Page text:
Monday, June 18, 2012

Bio-Art: Move 36.

The possibilities of technology are terrifying. We're afraid of either a robot apocalypse, in which the robots dominate humanity in every way, or a zombie apocalypse, in which the general populace will have even less free will than usual. Given that our cell phones and computers know every little detail about us, the former is actually more likely.

Computers are smart. Very smart. They're so smart that, in an epic chess match between chess champion Gary Kasparov and the computer Deep Blue, the computer made a subtle move that ultimately won the game instead of a faster move that would have resulted in short-term gain. Commentators and viewers were both stunned. That match in 1997 went down in history as the match between "the greatest chess player who ever lived and the greatest chess player who never lived." It was ended by the historical "Move 36."

From Kac's website.

Then Eduardo Kac made an art piece (2004), also called "Move 36," to showcase the terrifying possibility of technology rising above humanity. Wait, what? That's a plant. It's a plant on a chessboard made of sand and dirt with screens showing trippy visuals and nice lighting. Aside from the plant's positioning on the chessboard, it doesn't look like it has much to do with tech surpassing its creator.

Fear is truly skin deep with this piece. The wild type of that plant has straight leaves. Kac created a gene that made the leaves curl using a binary version of Descartes's "Cogito ergo sum (I think, therefore I am)." The Latin phrase was translated into binary, then four two-digit combos were linked with a nitrogen base in DNA. This single gene is what makes the piece truly work.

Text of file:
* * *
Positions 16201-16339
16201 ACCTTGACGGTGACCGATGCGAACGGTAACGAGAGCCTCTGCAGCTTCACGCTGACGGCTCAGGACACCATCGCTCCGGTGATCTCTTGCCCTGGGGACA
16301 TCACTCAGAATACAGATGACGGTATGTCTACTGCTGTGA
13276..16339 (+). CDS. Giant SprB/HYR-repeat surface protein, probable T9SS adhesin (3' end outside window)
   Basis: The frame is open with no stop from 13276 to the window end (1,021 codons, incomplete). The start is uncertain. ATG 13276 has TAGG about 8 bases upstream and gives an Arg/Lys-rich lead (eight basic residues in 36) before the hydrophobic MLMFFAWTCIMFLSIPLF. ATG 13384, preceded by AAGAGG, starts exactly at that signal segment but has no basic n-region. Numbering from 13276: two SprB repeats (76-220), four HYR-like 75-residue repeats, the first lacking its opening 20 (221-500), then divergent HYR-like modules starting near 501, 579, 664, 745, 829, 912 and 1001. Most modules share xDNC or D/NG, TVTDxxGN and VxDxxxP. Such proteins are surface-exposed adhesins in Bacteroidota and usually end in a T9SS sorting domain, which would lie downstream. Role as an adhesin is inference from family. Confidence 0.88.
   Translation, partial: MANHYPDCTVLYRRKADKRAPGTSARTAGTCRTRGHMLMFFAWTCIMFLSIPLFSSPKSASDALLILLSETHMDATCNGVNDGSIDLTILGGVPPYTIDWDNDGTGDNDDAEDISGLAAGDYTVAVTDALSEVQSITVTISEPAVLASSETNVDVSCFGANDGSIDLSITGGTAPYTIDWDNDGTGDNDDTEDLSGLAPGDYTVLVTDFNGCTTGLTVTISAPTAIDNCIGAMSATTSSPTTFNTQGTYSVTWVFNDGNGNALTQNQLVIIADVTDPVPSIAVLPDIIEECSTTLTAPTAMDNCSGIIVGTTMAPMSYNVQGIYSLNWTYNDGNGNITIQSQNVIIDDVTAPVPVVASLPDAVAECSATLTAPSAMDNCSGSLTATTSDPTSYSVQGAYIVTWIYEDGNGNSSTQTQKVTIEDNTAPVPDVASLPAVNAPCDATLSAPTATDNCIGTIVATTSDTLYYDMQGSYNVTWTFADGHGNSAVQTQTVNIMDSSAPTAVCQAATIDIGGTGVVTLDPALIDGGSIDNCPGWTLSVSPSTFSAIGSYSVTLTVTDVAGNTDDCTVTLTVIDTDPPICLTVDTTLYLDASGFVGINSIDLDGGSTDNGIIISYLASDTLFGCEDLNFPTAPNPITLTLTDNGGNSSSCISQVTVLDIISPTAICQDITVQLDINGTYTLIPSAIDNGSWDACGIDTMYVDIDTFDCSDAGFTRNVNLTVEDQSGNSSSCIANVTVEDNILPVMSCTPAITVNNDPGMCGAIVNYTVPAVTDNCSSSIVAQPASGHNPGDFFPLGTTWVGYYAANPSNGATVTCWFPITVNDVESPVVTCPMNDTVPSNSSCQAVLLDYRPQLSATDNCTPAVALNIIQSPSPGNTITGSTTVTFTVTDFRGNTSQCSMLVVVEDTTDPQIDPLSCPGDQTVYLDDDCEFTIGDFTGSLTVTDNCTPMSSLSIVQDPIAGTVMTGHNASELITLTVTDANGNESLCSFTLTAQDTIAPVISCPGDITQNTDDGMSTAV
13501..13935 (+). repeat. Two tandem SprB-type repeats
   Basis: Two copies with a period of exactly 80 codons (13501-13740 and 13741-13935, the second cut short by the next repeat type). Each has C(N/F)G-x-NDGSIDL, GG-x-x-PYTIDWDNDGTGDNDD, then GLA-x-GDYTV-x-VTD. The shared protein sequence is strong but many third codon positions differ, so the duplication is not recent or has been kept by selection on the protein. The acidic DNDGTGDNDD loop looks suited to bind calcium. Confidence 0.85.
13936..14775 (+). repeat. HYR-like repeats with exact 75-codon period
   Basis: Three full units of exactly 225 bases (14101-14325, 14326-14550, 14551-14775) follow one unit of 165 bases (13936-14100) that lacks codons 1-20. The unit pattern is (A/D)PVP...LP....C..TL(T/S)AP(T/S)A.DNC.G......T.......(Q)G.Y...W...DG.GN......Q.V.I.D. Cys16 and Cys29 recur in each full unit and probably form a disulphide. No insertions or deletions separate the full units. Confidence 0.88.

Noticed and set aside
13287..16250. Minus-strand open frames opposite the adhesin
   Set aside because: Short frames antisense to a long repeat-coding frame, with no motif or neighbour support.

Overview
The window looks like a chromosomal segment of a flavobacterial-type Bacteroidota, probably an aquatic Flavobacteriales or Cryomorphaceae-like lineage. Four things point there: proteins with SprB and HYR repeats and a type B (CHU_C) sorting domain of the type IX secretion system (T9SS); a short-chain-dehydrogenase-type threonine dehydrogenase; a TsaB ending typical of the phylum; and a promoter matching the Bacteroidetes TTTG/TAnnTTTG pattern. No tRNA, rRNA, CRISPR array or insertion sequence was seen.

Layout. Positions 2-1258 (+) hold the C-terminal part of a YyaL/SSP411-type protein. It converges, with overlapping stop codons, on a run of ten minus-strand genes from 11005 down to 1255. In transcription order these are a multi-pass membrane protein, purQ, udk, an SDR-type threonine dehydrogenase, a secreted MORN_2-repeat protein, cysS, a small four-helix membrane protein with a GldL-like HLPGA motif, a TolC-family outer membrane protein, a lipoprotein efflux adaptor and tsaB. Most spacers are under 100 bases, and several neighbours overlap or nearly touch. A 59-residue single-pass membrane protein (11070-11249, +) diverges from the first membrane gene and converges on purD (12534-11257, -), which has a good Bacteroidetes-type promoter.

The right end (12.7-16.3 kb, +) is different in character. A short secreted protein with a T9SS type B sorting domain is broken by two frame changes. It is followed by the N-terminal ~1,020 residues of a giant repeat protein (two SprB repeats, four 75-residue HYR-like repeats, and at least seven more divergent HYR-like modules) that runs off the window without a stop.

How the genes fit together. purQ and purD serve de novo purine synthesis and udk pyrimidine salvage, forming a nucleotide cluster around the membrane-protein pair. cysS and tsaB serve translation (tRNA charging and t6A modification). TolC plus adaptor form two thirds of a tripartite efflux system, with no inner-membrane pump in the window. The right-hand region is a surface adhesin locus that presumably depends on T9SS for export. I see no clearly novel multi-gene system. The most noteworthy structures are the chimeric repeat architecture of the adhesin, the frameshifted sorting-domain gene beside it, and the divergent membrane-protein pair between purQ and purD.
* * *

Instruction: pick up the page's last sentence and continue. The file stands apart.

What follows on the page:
Descartes was the thinker largely responsible for the idea that the body and mind were separate. He called the body a "machine" that the mind was operating. (This has in turn caused a massive psychosis in Western culture, but I won't talk about the aftershock here.) It was planted right where man lost to the machine and itself blurs the boundary between animate and inanimate. On another level, having a plant with "I think therefore I am" in its veins is kinda scary in itself.No, the plant can't far as we know.

Yeah, you BETTER start worrying about vegetable rights!

Although it may seem like an abstract piece, "Move 36" is quite logical...after elaboration. There's so much explanation required that, even after hearing it, I am inclined to call this one of Kac's less-impressive pieces. It's like the rule of thumb that if you need to explain a joke, it's a bad joke; an art piece that needs explanation is barely art. The lighting is really good, and the chessboard is well-designed, but without that explanation, I sense a few head scratches. Glowing, green bunny? Awesome, I want one! RFID chip? OK, that's kinda creepy. Plant on a chessboard? Umm...whatever you say, Kac. Whatever you say.


  1. I think that's kinda fantastic! It certainly doesn't have much immediacy, but it's like a shocking statement that requires a whole argument to unpack it and realise what it's telling you.

    A bit like "I think, therefore I am" itself, or "E = m.c^2"

    But yeh, definitely need to refer to the notes for this one!

    1. *Nodnod.* Thank goodness Kac wrote an entire essay for this one!